Rules of the hard road
A tortoise shell works against most predators,
but there is always that one mistake:
crossing the road and the rumble
of a four-wheel drive pickup truck.
Why a turtle would listen to a chicken
and attempt to cross the road I don’t know.
Late summer and caterpillars lemming on the blacktop,
and there is always that arrogant raccoon or dufus opossum.
Only a deer has any chance, able to leap in a single bound,
but often they lose the sucker’s bet.
But so does the brandy old-fashioned driver and his crumpled truck.
Survival of the fittest must include random selection.
Why this and why that a calculus with variables and unknowns.
Here’s the problem: the pavement feels warm in the sun
and the opposite side of the road beckons like a lighthouse.
Luck dresses up as the solution.
Fog swallows the lake,
I glide into the damp.
Thrust sightless in the dew cloud.
Pull the oars against the shivers
of the water’s ripples.
No echo moves.
The boat weightless,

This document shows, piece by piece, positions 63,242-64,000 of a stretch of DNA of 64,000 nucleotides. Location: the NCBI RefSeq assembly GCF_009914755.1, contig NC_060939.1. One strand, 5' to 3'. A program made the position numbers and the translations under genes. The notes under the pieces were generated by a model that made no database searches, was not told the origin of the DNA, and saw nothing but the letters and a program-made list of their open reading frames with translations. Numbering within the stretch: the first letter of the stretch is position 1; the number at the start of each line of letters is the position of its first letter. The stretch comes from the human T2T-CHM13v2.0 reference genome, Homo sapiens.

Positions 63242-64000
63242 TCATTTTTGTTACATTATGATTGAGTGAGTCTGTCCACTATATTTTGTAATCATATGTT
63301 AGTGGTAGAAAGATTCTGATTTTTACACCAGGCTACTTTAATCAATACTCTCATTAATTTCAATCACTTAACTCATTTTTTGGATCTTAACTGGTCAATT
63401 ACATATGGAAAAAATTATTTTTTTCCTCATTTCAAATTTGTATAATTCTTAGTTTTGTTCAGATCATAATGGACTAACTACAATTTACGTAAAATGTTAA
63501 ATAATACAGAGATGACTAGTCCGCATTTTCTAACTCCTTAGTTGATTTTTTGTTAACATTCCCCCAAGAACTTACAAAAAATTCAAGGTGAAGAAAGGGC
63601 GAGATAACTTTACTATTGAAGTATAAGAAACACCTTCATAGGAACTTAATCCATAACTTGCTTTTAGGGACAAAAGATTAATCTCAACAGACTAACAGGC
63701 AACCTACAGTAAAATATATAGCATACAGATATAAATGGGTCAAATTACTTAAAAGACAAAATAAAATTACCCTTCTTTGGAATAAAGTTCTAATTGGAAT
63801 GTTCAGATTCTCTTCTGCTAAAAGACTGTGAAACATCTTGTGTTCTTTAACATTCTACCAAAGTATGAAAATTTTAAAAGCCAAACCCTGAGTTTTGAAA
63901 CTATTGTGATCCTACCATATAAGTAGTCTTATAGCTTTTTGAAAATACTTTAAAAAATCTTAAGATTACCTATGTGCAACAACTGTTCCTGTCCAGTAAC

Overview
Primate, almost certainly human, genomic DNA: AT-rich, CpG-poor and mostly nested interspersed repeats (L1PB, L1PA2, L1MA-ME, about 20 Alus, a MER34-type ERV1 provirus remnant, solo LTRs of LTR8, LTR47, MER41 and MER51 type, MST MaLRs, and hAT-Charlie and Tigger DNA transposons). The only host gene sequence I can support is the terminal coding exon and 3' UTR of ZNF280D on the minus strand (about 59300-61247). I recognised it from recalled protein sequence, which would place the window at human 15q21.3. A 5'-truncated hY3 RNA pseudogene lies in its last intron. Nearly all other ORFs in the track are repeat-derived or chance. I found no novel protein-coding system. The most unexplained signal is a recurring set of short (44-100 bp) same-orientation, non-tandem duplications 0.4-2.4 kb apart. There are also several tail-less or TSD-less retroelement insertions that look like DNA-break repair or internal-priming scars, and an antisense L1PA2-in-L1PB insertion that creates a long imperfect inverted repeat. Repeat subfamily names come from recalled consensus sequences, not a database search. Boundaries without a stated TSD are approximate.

the water sighs.
The placental fog
feeds and protects me.
I metamorphose in the cocoon.
My breath ticks. Hypnotic.
The sound a shroud
I swaddle in. Faith I will not
burst upon the unseen.
Cut my umbilical connection
to the aloneness.
The singular sweet taste,
being hidden from the shore
that cannot touch me.
Doug Van Hooser calls southern Wisconsin home and Chicago theater in the non-Covid world. His poetry has appeared in Roanoke Review, Sheila-Na-Gig, After Hours, and Poetry Quarterly among other publications. His fiction can be found in a number of journals and his plays have received readings at Chicago Dramatist Theatre and Three Cat Productions. More at dougvanhooser.com